Doctors suggest plan against vascular dementia

Category: Blog

Vascular dementia is a condition caused by a blockage preventing blood flow or reduced blood flow to the brain. Once brain cells are deprived of oxygen and nutrients carried by the blood, they die. Brain cell death causes dementia.

Recent research goes further and is recommending a “life-course” shift to maximize your ‘windows of opportunity,” in preventing vascular dementia.

Doctors are stressing that mid-life patients:

Other evidence suggests that:

  • insomnia,
  • cognitive stimulation and social activities,
  • head injury,
  • diet, and
  • and oral health should be explored in making a plan for Vascular dementia risk reduction.

The connection between vascular disease and dementia has been well documented by science and the connection between the two is something we explore in our patients.

Young-onset dementia is a neurologic syndrome that affects behavior and cognition of patients younger than 65 years of age. Although frequently misdiagnosed, a systematic approach, reliant upon attainment of a detailed medical history, neuropsychological testing, laboratory studies, and neuroimaging, may facilitate earlier and more accurate diagnosis with subsequent intervention.

The differential diagnosis of young-onset dementia is extensive and includes early-onset forms of adult neurodegenerative conditions including:

Late-onset forms of childhood neurodegenerative conditions may also present as young-onset dementia.

Potentially reversible etiologies including inflammatory disorders, infectious diseases, toxic/metabolic abnormalities, transient epileptic amnesia, obstructive sleep apnea, and normal pressure hydrocephalus (intracranial pressure) also represent important differential diagnostic considerations in young-onset dementia. 3

Cardiovascular and Vascular dementia treatment

“Cardiovascular disease and dementia are common in the elderly and are major causes of disability in the general population. Epidemiological studies suggest that these once believed unrelated conditions, heart disease and dementia, may be linked by shared common risks and pathogenic elements.

These observations have sparked the notion that prevention or modification of certain vascular risk factors and proper management of cardiovascular disease may prevent the development or progression of dementia including Alzheimer’s disease.” 4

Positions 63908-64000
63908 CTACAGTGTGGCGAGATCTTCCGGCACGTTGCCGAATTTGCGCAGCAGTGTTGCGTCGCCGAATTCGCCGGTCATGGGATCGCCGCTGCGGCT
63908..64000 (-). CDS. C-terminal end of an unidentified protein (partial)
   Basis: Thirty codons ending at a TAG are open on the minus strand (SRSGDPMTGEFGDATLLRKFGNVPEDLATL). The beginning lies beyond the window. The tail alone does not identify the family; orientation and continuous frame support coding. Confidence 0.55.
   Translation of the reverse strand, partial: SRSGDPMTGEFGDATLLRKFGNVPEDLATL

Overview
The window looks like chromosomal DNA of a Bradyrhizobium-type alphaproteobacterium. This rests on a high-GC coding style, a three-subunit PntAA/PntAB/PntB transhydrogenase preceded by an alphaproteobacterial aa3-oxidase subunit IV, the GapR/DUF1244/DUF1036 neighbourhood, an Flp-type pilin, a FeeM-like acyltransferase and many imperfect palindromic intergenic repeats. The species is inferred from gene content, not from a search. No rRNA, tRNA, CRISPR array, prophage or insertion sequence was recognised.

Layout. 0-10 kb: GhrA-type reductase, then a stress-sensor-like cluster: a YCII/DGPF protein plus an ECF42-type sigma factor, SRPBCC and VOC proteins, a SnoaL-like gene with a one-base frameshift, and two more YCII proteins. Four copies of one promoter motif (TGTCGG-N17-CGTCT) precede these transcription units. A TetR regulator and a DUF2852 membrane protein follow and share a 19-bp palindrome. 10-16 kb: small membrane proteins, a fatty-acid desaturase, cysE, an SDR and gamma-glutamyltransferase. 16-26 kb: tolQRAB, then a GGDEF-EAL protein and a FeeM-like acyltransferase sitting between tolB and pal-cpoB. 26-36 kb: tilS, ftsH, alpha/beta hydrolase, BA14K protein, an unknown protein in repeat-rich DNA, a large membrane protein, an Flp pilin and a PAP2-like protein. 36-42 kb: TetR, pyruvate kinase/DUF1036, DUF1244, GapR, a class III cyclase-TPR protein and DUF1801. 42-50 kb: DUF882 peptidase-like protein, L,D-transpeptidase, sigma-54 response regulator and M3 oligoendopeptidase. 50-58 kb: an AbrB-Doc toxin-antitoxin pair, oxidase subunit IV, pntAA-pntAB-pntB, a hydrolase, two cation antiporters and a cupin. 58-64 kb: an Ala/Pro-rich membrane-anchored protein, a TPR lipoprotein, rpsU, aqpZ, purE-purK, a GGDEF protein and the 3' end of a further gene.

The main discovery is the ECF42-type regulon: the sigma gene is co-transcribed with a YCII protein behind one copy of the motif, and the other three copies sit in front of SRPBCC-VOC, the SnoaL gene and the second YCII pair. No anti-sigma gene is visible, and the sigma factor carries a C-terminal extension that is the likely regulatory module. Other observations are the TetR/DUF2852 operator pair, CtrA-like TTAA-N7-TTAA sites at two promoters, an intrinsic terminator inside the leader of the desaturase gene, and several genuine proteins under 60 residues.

“Vascular disease is associated with increased risk of dementia. Vascular health worsens with age….The findings (of this study) support the view that cerebral small vessel disease and cardiovascular disease are inter-related…the findings add weight to the argument for strategies to improve general cardiovascular health as a potential preventative strategy against cognitive decline in later life.”5

In research at the British Medical Journal, University College London health care professionals followed more than 7,000 men and women ages 45 to 70 over a 10-year period to rate their brain decline as they aged.

The study showed that men aged 65-70, there was a 9.6% decline in mental reasoning while women suffered a decline of 7.4%. However, what they found most alarming was in both men and women between the ages of 45-49 showed a 3.6% decrease in brain function.

This is what the researchers said “Adverse cognitive outcomes like dementia are now thought to be the result of long term processes over at least 20-30 years leading some authors to argue for the importance of approaches during life.

Despite much research on early diagnosis, pathophysiological and clinical studies have yet to identify biomarkers or cognitive profiles that accurately predict dementia.

Nevertheless, there is enough evidence to show the importance of healthy lifestyles and cardiovascular risk factors in adulthood for dementia.

For some of these risk factors, such as obesity, hypertension, and hypercholesterolaemia, it is mid-life levels that seem to be more important than those measured at older ages.

There is emerging consensus that “what is good for our hearts is also good for our heads,” making aggressive control of behavioural and cardiovascular risk factors as early as possible key targets for clinical practice and public health.”6